Mining offers private equity opportunities despite recovery – Denham
MELBOURNE, July 11 (Reuters) – Private equity still has significant opportunities to invest in mining as companies cut debt and rebuild their balance sheets even as the sector recovers, mining specialist Denham Capital said.
Denham, which closed a new $550 million mining fund sooner than expected on Monday, has already acquired two copper projects in South America and aims to invest the rest in the next one to two years, partner Bert Koth said.
"So far we have committed our capital faster than initially thought. We still see a very significant opportunity set out there," Koth said in an interview on Tuesday.
A relatively recent arrival to the mining space, specialist PE firms emerged after the global financial crisis dried up the availability of capital for exploration and development. Majors meanwhile have been focused on divesting non core assets to pay down debt.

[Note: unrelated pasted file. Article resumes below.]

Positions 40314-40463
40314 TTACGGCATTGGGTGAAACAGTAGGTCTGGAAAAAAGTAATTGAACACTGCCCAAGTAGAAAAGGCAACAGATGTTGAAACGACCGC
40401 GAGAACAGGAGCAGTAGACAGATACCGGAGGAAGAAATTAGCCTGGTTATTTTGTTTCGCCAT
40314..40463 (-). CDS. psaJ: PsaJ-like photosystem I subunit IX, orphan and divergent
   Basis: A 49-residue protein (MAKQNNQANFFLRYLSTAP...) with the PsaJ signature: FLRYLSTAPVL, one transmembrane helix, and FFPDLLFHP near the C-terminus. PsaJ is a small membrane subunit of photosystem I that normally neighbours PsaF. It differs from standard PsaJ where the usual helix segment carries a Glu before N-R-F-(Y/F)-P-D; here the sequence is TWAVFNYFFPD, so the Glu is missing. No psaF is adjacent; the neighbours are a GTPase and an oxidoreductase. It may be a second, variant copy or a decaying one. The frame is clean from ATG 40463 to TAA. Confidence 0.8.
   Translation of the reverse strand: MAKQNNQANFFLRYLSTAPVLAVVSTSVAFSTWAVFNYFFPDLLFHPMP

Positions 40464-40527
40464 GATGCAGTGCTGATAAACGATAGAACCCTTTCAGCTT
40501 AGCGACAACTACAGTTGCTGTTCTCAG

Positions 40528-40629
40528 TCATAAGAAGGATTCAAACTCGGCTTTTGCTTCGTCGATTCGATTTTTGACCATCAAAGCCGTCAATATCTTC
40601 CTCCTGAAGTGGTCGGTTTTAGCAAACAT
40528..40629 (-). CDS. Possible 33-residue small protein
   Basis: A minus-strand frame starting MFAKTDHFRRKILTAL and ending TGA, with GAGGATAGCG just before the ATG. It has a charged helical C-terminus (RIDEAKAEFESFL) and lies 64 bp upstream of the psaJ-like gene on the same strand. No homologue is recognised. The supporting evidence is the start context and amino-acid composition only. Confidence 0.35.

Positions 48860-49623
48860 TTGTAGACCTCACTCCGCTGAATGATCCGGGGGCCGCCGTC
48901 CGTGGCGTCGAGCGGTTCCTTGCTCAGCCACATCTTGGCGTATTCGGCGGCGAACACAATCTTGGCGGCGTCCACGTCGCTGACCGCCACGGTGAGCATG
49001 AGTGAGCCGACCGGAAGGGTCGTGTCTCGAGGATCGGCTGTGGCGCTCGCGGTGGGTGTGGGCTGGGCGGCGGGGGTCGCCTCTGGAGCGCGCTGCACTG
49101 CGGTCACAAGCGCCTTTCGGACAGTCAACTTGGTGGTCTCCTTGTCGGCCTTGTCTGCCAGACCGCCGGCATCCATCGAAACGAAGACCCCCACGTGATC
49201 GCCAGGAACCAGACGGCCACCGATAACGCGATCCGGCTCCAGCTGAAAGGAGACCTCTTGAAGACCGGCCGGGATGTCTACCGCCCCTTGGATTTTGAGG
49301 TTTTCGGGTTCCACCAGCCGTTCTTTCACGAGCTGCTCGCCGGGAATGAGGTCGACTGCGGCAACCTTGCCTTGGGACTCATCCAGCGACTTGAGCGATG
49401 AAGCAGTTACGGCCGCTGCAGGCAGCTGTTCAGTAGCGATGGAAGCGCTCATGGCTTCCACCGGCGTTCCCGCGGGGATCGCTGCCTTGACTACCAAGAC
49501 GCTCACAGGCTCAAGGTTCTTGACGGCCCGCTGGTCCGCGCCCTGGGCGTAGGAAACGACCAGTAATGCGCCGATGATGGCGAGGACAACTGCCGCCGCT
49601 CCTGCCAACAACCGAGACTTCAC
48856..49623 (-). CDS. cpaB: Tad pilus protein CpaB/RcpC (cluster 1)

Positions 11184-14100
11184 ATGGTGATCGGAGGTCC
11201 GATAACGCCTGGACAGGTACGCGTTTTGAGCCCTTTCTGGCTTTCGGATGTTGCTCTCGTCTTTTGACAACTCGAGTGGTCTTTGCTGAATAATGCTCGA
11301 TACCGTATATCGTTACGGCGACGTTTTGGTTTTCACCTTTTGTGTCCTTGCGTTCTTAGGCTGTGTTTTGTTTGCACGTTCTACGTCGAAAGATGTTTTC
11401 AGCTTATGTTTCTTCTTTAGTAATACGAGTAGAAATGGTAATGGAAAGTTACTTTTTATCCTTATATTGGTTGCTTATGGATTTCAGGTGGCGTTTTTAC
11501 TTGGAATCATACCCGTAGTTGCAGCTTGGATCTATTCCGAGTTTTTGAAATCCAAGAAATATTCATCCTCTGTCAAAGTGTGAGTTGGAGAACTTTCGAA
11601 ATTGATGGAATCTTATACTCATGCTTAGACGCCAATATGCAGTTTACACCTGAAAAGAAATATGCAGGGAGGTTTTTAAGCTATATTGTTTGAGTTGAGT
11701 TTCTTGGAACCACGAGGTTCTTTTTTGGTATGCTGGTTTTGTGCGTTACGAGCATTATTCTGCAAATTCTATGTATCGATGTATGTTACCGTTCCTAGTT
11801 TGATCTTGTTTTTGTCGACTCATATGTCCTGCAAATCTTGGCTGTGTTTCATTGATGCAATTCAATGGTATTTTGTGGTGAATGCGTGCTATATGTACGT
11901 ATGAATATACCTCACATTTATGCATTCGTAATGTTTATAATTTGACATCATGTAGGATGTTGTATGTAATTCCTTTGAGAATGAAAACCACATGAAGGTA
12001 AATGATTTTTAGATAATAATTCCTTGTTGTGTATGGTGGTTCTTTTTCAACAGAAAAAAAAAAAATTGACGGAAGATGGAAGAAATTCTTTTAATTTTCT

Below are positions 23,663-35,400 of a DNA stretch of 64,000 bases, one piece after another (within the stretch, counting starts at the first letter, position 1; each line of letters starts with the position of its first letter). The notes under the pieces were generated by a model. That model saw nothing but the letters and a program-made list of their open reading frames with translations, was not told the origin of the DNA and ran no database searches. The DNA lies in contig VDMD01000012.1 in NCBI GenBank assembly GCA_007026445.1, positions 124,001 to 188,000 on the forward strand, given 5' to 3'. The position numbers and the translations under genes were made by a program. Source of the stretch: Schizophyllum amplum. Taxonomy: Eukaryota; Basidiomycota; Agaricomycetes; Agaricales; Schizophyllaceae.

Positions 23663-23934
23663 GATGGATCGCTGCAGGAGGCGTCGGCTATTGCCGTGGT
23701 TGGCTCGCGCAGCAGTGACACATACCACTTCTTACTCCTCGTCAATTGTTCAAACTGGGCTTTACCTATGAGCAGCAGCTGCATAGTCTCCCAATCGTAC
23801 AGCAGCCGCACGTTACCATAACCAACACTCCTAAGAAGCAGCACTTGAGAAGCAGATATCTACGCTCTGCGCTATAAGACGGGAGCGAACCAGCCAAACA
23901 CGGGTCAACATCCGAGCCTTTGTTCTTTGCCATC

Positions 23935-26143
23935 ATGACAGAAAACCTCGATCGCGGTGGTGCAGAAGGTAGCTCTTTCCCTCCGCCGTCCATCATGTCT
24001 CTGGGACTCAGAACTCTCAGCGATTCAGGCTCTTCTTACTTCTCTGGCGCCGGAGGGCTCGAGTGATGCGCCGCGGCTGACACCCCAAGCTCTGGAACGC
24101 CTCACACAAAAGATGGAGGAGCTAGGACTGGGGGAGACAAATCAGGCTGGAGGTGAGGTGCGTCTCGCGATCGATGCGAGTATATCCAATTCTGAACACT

When Rio Tinto offloaded coal assets earlier this year, Melbourne-based private equity firm EMR Capital was among those to buy in, although a spate of recent deals suggests competition may be warming up.
"I haven't seen this erode or undermine our opportunities yet," said Koth. "There's still a significant amount of balance sheet repair out there … that is the catalyst for some opportunities."
The fund targets base metals, metallugical coal, and industrial and speciality minerals such as nobium, tin and mineral sands in Australia, Canada, South America and Africa.
It invests across the cycle, looking for low cost projects two years or less from production that have been developed by a proven management team, and aims to to sell out after three to four years.
Ernst & Young partner Paul Murphy said it was still too early to see if private equity would be able to replicate its success in other sectors in the mining industry as most investments were fairly recent.
"For me, I think the jury is still out on whether it (private equity) will be successful," he said.
(Reporting by Melanie Burton; editing by Richard Pullin)